Rating: 4 / 5
BLACK BUCK by Mateo Askaripour was our second #SaturdayBookstaClub book pick for February. I didn’t read a lot about this one going into it, but I was excited to give it a try!
BLACK BUCK follows Darren, later to be known as Buck, a young man who is working at Starbucks when he decides to sell one of his regular customers on something other than his regular drink. The drink is a success and Darren gains the man’s attention. It turns out that Rhett is in the market for salespersons to sell his product and make him some money. Darren is immediately rebranded as Buck and put through the ringer of rigorous training and brutal initiation. It is enough to make most people want to give up, but Darren sees this as his one opportunity to provide for his mother and advance himself.
As his story progresses, Darren shifts his persona more and more to Buck with his eyes on the prize of success in the competitive world of sales. When the company takes some hits, the company puts their sole Black employee front and center to defend the company. In time Buck sees more and more the power he can have in the sales industry to help out other young people of color, a move which begins to spiral out of control.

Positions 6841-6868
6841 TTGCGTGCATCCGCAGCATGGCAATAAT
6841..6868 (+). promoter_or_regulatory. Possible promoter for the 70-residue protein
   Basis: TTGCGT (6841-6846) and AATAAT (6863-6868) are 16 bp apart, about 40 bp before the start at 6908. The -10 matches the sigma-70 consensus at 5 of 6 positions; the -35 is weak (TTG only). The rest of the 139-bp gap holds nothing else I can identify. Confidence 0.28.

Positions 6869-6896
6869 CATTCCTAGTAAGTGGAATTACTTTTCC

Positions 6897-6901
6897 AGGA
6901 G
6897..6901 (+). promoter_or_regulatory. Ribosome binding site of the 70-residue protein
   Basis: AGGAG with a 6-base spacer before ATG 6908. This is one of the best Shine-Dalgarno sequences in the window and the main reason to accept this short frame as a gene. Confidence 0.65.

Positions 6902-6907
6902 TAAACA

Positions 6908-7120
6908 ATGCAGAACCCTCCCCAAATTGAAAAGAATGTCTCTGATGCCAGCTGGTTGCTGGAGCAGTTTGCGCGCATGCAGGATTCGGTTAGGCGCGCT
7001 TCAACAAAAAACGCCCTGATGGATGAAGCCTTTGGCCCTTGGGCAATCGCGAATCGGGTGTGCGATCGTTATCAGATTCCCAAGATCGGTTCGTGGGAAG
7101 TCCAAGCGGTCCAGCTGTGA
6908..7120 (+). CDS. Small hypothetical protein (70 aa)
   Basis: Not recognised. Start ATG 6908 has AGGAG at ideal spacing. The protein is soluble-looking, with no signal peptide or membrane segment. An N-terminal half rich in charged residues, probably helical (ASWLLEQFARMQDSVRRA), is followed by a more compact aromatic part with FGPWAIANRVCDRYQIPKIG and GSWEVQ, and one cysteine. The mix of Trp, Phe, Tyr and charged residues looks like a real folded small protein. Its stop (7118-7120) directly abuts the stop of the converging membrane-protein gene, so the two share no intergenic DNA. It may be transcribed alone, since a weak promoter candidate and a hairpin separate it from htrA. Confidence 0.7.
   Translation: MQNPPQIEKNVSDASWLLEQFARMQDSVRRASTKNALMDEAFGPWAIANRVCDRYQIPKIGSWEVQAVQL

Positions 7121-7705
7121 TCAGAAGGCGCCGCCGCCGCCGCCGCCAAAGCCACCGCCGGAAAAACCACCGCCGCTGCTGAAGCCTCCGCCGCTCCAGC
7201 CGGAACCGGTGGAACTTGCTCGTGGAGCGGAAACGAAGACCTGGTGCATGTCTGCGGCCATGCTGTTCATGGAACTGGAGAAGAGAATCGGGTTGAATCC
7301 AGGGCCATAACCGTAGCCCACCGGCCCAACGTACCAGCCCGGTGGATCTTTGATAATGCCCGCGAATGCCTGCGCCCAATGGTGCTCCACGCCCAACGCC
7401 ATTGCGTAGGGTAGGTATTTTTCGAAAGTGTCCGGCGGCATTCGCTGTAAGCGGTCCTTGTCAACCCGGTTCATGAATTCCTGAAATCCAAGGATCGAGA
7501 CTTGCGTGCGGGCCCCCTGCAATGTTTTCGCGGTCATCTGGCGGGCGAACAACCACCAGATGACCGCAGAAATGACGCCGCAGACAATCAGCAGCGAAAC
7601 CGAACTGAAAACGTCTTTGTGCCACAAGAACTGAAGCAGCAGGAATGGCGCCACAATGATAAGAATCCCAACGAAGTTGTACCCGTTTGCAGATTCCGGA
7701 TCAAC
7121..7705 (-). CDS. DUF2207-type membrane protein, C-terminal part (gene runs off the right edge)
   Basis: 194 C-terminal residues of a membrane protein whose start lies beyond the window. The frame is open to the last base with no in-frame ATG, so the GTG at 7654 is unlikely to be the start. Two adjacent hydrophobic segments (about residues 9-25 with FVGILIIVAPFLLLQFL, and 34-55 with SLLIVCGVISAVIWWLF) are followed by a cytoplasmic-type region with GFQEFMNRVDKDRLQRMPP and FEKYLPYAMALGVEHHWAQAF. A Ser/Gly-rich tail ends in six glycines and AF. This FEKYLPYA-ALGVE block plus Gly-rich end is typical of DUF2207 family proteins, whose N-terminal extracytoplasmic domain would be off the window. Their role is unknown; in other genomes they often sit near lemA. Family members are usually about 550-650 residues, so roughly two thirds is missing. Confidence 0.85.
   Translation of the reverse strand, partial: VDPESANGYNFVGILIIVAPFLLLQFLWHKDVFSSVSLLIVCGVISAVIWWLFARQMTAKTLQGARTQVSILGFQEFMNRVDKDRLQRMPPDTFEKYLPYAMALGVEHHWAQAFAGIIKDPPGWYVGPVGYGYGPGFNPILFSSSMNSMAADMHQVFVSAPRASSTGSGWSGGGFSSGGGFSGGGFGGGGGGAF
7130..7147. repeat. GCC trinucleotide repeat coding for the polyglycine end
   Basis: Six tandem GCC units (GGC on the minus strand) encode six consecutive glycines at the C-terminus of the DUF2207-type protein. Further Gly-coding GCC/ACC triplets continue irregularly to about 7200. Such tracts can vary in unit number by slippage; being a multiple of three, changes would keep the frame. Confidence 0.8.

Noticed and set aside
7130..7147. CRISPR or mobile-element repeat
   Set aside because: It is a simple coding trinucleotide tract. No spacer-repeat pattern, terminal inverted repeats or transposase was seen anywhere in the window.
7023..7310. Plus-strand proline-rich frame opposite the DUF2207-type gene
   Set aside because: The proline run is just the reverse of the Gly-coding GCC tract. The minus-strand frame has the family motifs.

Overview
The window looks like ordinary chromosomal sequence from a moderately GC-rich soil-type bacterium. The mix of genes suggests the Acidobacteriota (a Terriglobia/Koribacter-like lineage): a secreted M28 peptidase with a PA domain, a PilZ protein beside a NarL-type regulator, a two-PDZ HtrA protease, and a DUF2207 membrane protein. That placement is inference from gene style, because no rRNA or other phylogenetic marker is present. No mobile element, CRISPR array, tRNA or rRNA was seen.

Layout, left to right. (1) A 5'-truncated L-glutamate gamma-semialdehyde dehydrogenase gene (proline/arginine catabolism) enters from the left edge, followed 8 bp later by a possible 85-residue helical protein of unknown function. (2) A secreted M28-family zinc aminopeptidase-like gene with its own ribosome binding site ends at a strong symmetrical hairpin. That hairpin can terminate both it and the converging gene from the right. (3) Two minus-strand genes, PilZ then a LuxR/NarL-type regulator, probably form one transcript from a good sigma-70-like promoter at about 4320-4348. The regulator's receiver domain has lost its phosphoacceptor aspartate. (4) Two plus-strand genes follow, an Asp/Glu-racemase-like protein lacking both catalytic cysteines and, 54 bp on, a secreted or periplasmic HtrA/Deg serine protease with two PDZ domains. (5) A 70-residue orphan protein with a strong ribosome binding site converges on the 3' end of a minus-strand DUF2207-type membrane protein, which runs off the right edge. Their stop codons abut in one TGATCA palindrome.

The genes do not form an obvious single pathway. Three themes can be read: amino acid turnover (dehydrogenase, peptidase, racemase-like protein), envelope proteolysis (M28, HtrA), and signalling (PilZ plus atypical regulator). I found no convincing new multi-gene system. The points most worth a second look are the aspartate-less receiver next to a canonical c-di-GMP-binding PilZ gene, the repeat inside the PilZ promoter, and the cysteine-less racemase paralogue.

This is a book that I was very hooked on, but I wasn’t always sur that I loved it as I was going along. In the end it was an absolutely a fantastic read! I am absolutely certain that I was not born to be in sales and though this book obviously provides a satirical extreme case, it certainly drove home that point. As Darren got drawn into the world of “Buck”, his old life and relationships severely suffered. I think I sided more with his girlfriend and his mother in worrying about his extreme personality shift.
I really enjoyed the creative touches the author put into the story. The book begins with an author’s note from Buck and there are notes to the reader (or listener on audio) throughout the text. It is written as if a self-help style book. Speaking of the audio, the narration on this one was absolutely fantastic. I thought that the narrator did a lot to bring the story to life which added to the overall story!
This is a book that is infuriating at time, but thought provoking throughout!